NAGAUNGrAM J.—Daniel Silva v. Vanden Drieaen
1948Present: Nagalingam J.
DANIEL SILVA, Appellant, and VANDEN DRIESEN (Inspectorof Police), Respondent
S. C. 786-—M. C. Nuwara Eliya, 2,646
Penal Code—Mischief—Damage to car as a result of intoxication—Section 408.
Where damage is caused to a car as a result of its being driven by aperson in a state of intoxication, such person cannot be said to havecommitted mischief.
AA.PPEAL from a judgment of the Magistrate, Nuwara Eliya.
U.A. Jayasundera, for the accused, appellant.
A. E. Keuneman, Croum Counsel, for the Attorney-General.
Cur. adv. vult.
August 31, 1948. Nagalingam J.—
The appellant in this case was charged with having committed theftof a motor car or in the alternative with having committed mischief inrespect of it. After trial, the learned Magistrate acquitted him of thecharge of theft but convicted him of having caused mischief. Counselappearing for him takes the point that, on the facts as found by thelearned Magistrate, the offence of mischief is not disclosed.
NAGAX.INGAM J.—Daniil Silva v. Vanden Driesen
The conclusion reached by the learned Magistrate on the facts maybe summarised very briefly as follows :—The appellant and the driverof the car in regard to which the offence was alleged to have been com-mitted appear to have had drinks earlier in the day, and later the appel-lant drove the car from where it was halted in the direction of a tavernin order to obtain further supplies, and in the course of his driving thecar he met with an accident due. to the circumstance that as a resultof the liquor he had imbibed he was not in a condition to drive the carwith reasonable care. In this state of facts the question, then, is : Hasthe offence of mischief been made out ?
There are two essentials requisite to constitute the offence of mischiefunder our law. One is mens rea, and the second is an act which causesthe destruction of property. In regard to the first requisite, whichis the mental element, the section enacts one of two alternatives, eitheran intent to cause wrongful loss or damage, or knowledge that the offenderis likely to cause wrongful loss or damage. It is conceded on behalfof the prosecution that the element of any intent to cause loss or damageis lacking but it has been argued that the appellant must be held to haveknown that he was likely to cause loss or damage. It is urged that wherea man, the worse for liquor, although not so far gone as to make himincapable of knowing the nature of his acts, takes another’s car andattempts to drive it, he must be held to have knowledge that by his acthe was at least likely to cause damage to the vehicle. I cannot sub-scribe to this proposition because, to my mind, it is neither the propernor reasonable inference to be drawn from the facts. The more correctview would appear to be that the offender continues in the belief that hisphysical and mental powers are normal and that if any thought crosseshis mind as to any impaired state of his physical and mental powershe would assume that his faculties are not so impaired as to prevent himfrom exercising a proper and sufficient control over the vehicle. Nothingcould have been further from his mind than that he would not be ableto control the vehicle or that he would get involved in an accident and,in any event, to such a man it is not possible to ascribe knowledge thatby his driving the car he was likely to cause damage to it. It cannottherefore be said that when the appellant drove the car he had knowledgethat he was likely to cause damage to the car by his driving. The mentalelement required, therefore, fails.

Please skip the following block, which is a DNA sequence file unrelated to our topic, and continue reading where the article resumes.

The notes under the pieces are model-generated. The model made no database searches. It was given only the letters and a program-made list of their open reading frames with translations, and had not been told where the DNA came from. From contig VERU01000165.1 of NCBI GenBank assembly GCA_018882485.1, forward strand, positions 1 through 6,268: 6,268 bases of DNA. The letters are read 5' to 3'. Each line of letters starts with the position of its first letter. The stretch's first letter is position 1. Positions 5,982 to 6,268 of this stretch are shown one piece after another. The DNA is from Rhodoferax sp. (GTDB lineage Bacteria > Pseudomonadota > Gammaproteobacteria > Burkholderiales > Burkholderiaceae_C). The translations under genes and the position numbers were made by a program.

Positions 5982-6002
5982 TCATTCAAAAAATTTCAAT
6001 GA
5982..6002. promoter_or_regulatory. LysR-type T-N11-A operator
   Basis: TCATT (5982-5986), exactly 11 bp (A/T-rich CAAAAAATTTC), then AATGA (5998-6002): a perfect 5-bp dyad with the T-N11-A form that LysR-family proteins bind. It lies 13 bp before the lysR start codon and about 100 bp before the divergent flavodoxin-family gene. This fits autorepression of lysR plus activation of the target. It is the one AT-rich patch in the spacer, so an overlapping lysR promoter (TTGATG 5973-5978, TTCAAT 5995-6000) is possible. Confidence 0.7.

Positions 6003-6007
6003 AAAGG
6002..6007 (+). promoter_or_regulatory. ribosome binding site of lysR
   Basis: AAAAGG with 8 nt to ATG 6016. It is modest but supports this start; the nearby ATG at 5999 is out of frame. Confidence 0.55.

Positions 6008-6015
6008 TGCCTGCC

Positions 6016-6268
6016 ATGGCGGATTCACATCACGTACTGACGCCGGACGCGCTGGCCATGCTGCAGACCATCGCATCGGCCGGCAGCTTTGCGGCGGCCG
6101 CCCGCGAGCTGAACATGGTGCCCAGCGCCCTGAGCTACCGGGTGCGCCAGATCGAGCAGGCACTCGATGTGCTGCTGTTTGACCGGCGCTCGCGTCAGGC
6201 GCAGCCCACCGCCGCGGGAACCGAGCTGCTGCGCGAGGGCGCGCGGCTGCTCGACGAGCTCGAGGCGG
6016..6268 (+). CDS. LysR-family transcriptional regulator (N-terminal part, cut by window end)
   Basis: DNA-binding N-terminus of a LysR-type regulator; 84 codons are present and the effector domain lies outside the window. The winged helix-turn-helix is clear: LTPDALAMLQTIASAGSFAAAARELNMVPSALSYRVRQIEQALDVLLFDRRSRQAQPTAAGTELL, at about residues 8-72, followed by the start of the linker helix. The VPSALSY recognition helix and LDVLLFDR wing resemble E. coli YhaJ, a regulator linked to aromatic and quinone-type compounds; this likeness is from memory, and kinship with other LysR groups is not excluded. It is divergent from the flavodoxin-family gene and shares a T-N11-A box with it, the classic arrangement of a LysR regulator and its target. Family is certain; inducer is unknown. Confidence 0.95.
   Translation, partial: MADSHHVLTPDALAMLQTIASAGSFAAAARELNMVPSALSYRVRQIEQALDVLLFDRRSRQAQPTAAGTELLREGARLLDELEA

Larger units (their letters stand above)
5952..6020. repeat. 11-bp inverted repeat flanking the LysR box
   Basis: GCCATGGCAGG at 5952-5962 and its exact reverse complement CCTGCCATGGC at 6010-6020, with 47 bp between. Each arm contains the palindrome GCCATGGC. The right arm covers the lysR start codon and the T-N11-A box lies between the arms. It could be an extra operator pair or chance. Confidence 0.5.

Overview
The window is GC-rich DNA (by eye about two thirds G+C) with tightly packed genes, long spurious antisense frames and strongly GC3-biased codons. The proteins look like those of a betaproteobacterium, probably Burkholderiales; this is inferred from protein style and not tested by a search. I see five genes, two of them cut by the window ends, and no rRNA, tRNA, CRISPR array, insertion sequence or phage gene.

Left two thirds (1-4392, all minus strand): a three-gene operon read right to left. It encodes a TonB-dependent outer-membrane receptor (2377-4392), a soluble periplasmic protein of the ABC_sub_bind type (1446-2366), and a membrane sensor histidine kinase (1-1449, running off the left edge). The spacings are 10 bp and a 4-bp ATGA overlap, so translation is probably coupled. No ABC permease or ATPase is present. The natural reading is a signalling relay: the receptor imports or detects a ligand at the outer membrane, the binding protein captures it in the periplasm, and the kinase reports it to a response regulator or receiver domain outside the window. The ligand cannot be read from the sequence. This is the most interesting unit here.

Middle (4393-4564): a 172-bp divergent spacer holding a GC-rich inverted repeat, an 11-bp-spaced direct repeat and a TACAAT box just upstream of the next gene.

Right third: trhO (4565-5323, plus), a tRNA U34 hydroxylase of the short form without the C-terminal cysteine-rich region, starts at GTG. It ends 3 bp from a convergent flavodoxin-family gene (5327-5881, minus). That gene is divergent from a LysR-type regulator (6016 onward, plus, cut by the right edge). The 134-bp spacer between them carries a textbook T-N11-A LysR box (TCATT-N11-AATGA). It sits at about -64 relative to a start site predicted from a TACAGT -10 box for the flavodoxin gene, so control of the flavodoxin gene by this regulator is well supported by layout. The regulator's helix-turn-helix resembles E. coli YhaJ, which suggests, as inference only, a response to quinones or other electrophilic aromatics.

In regard to the actual act itself, it is necessary to observe that theprimary objective of the act must be the destruction of the property.It would be insufficient, to satisfy the requirement of the section, merelyto establish that, in doing an act the object of which was not to causedestruction of property, damage to or destruction of property had beencaused. The term “ destruction ” in this section involves more than thebare idea of damage or destruction to property. It involves the ideaof destruction of property out of a sense of malice, ill-will or spite, oreven wantonly, but where the damage to property is caused as a resultof negligence or recklessness in driving a vehicle, the elements of malice,ill-will, spite or wantonness are negatived. Besides, as stated earlier,it is essential that the destruction of property must be the primarymotive in doing the act which causes the damage to property. In other
NAGAX.INGAM J.—Daniel Silva v. Vanden Driesen
words, the damage to or destruction of property must be intended toresult from the act itself. Damage to or destruction of property thatresults as a remote consequence from an act which is not intended tocause damage to or destruction of property cannot be regarded as destruc-tion of property within the meaning of the section. The driving of aoar with the object of obtaining further supplies of liquor can in no sensebe said to have for its objective the destruction of or damage to the car ;the damage caused to the car was occasioned by negligence and wasneither intended nor anticipated. The second requisite too is, therefore,absent in this case.
The charge of mischief too against the appellant fails. The convictionis set aside and the accused is acquitted.
DANIEL SILVA, Appellant, and VANDEN DRIESEN (Inspector of Police), Respondent